Surviving the Storm: How Hugo changed the Carolinas

CHARLOTTE, (WBTV) - Hurricane Hugo roared ashore along the Carolina coast 20 years ago on September 21, 1989.

Charleston and Myrtle Beach were the first major cities in the hurricane's path.

Residents along the coast did all they could to prepare.  They boarded up windows and stocked up on survival items.

Click here to learn how to build a disaster kit.

When Hugo arrived, many homes and businesses didn't stand a chance.

Store signs littered the streets and rooftops were ripped off buildings.

Once Hugo's fury finished along the coast, the Charlotte area was next in his path.

During the early morning hours of September 22, Hugo hit the Charlotte region.

People awoke that morning surprised to see all the devastation around them.  Hugo caused massive power outages, damage and in some cases, death.

"This is just unreal," one resident said.  "You just can't think of enough adjectives to describe all this."

Winds gusts blew through the Queen City at 85 miles-per-hour, knocking over trees and power lines.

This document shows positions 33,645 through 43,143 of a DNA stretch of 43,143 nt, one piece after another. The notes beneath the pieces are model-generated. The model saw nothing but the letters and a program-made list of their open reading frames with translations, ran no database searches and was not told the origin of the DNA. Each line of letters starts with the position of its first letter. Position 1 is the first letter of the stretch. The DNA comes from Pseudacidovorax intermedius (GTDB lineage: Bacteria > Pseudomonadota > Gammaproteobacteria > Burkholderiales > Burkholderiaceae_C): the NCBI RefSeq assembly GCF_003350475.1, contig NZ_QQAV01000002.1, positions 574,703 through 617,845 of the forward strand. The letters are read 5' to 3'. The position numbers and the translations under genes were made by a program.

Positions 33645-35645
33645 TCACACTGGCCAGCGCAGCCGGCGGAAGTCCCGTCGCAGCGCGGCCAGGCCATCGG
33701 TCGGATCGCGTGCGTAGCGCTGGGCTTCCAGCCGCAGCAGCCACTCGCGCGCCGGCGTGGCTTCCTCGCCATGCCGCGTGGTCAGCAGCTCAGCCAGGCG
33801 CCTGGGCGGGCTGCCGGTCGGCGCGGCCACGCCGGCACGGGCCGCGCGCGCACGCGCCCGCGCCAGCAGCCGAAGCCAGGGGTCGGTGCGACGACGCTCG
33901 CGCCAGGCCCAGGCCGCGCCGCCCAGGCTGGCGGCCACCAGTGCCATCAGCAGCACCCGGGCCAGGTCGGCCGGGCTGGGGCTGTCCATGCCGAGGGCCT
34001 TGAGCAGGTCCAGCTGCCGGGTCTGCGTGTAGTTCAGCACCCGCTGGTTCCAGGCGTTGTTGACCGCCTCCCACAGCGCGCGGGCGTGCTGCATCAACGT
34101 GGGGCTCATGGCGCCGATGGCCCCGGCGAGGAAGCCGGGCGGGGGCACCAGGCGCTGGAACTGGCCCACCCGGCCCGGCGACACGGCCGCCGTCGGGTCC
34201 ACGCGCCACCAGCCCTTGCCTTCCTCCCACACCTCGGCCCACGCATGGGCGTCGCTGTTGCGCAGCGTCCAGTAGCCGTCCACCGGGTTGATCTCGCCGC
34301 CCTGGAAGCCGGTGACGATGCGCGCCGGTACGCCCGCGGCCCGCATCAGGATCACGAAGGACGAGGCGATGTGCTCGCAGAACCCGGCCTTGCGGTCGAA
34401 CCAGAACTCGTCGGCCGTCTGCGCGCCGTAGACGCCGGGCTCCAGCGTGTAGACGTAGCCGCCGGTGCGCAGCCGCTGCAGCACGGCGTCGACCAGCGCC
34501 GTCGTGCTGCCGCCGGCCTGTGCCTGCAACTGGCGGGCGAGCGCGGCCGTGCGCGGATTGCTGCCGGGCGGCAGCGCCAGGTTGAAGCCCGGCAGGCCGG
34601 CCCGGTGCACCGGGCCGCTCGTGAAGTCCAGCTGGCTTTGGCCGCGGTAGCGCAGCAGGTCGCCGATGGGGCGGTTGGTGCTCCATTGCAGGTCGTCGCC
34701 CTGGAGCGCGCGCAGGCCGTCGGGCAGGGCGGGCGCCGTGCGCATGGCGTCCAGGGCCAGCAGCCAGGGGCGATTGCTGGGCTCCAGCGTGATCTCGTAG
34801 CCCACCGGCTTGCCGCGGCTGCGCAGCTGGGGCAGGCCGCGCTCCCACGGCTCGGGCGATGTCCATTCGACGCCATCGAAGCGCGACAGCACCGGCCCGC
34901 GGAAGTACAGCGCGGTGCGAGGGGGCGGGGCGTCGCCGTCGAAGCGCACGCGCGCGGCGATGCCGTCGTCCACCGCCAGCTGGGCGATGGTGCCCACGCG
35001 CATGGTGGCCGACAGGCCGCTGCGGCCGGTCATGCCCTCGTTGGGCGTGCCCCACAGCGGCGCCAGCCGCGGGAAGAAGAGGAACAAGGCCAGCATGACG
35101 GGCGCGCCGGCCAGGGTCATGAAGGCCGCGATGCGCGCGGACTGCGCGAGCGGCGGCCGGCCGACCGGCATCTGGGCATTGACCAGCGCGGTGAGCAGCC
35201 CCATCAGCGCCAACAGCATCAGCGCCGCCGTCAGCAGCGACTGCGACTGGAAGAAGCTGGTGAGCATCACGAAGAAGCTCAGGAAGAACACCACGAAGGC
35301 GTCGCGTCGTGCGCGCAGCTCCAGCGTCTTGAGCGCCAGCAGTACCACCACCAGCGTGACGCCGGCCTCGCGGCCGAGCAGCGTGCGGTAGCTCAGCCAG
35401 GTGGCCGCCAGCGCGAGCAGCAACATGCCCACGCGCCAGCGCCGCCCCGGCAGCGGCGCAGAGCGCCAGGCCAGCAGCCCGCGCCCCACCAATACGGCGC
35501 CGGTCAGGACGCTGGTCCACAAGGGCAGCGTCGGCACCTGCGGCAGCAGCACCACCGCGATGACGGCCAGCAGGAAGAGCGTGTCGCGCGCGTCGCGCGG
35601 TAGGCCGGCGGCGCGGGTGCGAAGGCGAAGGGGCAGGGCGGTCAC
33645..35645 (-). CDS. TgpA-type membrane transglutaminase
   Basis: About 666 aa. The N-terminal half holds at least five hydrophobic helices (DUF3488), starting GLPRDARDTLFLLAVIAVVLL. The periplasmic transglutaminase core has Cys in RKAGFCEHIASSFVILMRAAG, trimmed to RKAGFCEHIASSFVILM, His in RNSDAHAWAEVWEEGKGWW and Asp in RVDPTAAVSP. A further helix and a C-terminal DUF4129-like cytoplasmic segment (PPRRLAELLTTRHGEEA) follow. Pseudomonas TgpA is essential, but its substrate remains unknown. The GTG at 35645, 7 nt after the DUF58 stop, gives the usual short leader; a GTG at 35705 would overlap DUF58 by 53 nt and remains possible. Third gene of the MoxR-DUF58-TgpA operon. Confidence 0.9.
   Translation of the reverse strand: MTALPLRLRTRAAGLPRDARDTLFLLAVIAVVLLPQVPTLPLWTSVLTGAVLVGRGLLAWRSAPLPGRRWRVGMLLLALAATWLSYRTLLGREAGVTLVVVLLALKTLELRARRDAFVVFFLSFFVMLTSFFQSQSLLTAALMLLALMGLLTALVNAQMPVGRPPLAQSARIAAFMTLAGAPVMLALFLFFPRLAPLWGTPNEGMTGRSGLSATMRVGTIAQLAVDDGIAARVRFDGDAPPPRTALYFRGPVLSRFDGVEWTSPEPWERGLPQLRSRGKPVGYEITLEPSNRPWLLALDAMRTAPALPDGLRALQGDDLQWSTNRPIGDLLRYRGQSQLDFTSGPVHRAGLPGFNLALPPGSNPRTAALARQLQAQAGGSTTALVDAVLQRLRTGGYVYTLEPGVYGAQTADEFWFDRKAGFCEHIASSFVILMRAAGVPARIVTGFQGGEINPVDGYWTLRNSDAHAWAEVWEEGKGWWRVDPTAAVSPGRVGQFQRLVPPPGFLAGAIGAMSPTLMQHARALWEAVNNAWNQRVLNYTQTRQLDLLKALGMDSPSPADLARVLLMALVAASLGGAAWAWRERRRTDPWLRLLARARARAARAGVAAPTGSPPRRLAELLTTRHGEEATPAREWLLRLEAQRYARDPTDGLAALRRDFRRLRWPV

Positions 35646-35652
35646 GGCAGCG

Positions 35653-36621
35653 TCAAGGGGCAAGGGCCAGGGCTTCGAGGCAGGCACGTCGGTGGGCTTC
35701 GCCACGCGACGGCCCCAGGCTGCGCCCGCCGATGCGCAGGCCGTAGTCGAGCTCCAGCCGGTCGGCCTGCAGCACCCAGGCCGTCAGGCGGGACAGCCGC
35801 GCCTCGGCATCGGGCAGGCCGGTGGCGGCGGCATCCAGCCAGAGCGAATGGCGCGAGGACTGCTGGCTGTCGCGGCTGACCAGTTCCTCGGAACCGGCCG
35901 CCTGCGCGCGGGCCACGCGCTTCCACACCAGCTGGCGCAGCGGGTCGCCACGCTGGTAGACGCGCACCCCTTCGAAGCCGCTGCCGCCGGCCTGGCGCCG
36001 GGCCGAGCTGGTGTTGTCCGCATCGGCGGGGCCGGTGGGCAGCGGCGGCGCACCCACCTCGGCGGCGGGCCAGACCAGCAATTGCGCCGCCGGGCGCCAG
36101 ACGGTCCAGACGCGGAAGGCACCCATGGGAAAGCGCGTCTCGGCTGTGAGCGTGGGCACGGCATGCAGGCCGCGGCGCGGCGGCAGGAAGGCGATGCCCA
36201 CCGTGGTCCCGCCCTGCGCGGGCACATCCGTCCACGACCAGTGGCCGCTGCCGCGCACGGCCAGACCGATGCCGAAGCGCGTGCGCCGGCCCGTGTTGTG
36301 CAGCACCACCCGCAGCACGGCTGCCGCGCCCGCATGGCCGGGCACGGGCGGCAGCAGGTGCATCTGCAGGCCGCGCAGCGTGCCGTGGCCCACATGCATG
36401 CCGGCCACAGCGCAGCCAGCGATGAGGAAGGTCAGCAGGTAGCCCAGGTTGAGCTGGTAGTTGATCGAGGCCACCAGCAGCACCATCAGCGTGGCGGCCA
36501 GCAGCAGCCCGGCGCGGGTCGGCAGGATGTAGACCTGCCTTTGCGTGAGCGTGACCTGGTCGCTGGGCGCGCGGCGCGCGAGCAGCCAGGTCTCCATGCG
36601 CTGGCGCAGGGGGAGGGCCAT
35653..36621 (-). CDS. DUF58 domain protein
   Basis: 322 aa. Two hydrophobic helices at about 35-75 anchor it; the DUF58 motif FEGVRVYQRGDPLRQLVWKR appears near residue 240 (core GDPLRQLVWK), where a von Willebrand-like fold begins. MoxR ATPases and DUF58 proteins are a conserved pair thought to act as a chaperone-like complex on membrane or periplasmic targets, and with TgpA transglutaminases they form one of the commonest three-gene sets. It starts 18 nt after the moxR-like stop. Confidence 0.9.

Streets became impassable and some folks were without power for weeks.

Hurricane Hugo all but shut down Charlotte with everything from schools to businesses closed.

While Hugo isn't the deadliest storm to hit the Carolinas, it was certainly one of the most damaging and costly.

Cleaning up downed trees and debris throughout the Charlotte region, and rebuilding homes along the coast would take weeks, months and years.

WBTV Chief Meteorologist Eric Thomas takes a look back at the devastation and destruction in their special report -- "Surviving the Storm: How Hugo Changed the Carolinas."

Click the video summaries to the right to see portions of their special report which aired Friday, September 18, 2009.

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